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Arthur C. Clark--The Star

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posted on Feb, 3 2017 @ 03:23 PM
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a reply to: thesearchfortruth

I think this is more of a story about faith rather than one of death and destruction of a capricious God (bad thing happens to good people).

It is not a "rebirth" of a dead and burned out planet but that seed of death (super nova) planting the seed of faith in a far and away removed people. The question is then of "blind faith" versus a need to believe. A fine line that is paining our narrator.

It also trying to reconcile science and religion. Not sure why but it is a good ruse to hold back the punch line at the end of the story.

Thanks for the read! Check out the EM Forster story if you have not.




posted on Feb, 3 2017 @ 03:49 PM
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originally posted by: Astyanax
The Star is (to belabour the obvious) fiction.

Arthur was a strong atheist with deep spiritual and theological interests. These can be seen at play in the story but its plot is simply that of a cosmic coincidence that destroys a Jesuit astronaut's faith. It's a great story -- I read it at least forty years ago but I can still remember the last line -- but it is not meant to be discussed as if it really happened.

In the world of The Star, God either does not exist, or is a force of evil. But the world of The Star exists only in a two-page science fiction story.


as a non religious person i deeply enjoyed his works and avidly consumed his narnia series from front to back. particularly the ending which hints at some fascinating multiversal concepts. addressing the actual original post in this thread, its an interesting and complex premise that this star story proposes. it sort of nudges at the ultimately check and balance nature of the universe where something must be lost in order for something of equal value to be gained. destroying an entire civilization to generate a beacon for a baby is a little over the top in my opinion but what do i know of intergalactic ethics. in my mind it speaks more toward symbology and the comparison between actual events and how they are perceived by the less informed, which feels like an intelligent way to look at religious history and the mechanisms of its evolution in the psychology of the masses. a truly thought provoking narrative provided you dont mind asking yourself some uncomfortable questions.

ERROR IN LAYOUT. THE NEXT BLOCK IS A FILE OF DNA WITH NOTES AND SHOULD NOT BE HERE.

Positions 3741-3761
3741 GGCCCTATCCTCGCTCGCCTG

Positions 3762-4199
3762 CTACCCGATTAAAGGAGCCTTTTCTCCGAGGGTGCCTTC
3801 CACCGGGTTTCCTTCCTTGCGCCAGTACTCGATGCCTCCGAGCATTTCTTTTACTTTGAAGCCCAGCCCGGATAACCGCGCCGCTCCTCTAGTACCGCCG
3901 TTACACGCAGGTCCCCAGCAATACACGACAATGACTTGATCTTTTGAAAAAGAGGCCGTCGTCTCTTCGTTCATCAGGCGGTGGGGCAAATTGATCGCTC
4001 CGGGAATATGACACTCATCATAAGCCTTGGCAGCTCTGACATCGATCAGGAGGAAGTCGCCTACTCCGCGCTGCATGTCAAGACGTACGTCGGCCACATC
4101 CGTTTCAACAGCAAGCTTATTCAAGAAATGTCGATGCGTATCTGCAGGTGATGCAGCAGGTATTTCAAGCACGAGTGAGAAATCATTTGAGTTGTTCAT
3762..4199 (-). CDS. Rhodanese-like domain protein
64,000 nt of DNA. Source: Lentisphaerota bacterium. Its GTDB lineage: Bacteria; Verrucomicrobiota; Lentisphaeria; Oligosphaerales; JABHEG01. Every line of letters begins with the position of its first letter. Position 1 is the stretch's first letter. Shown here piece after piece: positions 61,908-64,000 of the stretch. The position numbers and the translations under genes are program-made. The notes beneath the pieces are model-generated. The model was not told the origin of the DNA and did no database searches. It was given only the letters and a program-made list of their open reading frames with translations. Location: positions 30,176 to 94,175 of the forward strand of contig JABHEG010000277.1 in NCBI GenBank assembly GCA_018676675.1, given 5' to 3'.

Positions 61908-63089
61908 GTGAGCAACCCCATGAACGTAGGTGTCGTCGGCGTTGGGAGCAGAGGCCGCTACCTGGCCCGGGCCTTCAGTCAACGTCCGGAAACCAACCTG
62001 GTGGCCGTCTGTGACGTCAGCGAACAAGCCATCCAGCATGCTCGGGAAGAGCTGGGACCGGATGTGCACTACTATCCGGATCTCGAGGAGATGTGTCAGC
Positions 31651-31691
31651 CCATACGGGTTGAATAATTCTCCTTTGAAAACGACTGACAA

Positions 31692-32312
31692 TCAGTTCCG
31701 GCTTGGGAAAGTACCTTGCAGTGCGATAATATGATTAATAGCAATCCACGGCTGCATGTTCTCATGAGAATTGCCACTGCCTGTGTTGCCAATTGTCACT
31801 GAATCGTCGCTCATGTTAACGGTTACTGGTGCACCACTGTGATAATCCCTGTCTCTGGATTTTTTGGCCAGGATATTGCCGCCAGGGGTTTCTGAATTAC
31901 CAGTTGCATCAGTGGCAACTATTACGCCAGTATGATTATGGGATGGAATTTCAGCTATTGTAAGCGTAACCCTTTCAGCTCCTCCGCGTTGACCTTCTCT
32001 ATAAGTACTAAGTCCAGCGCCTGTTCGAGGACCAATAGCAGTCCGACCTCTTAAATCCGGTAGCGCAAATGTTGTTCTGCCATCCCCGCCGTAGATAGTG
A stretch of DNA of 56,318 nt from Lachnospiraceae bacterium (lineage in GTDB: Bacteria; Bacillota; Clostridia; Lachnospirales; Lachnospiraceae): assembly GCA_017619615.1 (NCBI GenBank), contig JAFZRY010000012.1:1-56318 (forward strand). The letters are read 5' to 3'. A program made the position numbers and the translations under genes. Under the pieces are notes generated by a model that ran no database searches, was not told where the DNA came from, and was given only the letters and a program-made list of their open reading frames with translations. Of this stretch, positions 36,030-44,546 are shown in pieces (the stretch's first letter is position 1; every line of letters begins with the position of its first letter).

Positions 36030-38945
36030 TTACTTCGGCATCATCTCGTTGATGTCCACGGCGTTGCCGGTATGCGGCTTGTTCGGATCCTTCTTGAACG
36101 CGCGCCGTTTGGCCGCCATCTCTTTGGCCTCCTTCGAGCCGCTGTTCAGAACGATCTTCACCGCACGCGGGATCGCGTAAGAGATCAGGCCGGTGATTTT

as an aside, whats with all the pedo chat going on here? i dont think thats the direction of the topic at all. more derailing than anything else. make another thread folks.
edit on 3-2-2017 by TzarChasm because: (no reason given)

edit on 3-2-2017 by TzarChasm because: (no reason given)



posted on Feb, 3 2017 @ 06:35 PM
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a reply to: TzarChasm

I agree with what you wrote about "events and how they are perceived by the less informed"...

...as far as this story goes, I think Clarke makes a typical 'atheistic' assumption in having the priest interpret the super nova as an intentional act by God.

As a person of 'Faith' (not strictly Christian) myself, I think the more realistic portrayal would have the priest concluding that God, having foreknowledge of the super nova, set the timing of Jesus' birth to coincide...

...so, while some might still be argue that God was 'evil' for 'allowing' that civilization to perish, in a cosmogony where 'God' has a strict 'hands off the larger Universal events' policy -

- one could say that He sanctified the loss of that civilization by turning the 'tragedy' of the destructive super nova into the blessing of Bethlehem's star..

p.s. I don't usually like to play 'know-it-all', but being a huge 'Narnia' fan myself...I have to point out that those books were not written by Arthur C. Clarke, but by C.S. Lewis -

- who having been an atheist in youth, actually became a Christian in his middle years after having a spiritual experience..



posted on Feb, 3 2017 @ 11:24 PM
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a reply to: lostgirl

...well i dropped the ball on that one. thanks for correcting my mistake. however providing a navigation device for a baby shower by killing off an entire civilization still seems in poor taste. especially when that baby ends up being murdered a few decades later. seems that the grand design simply cant help but revolve around people suffering miserable fates.




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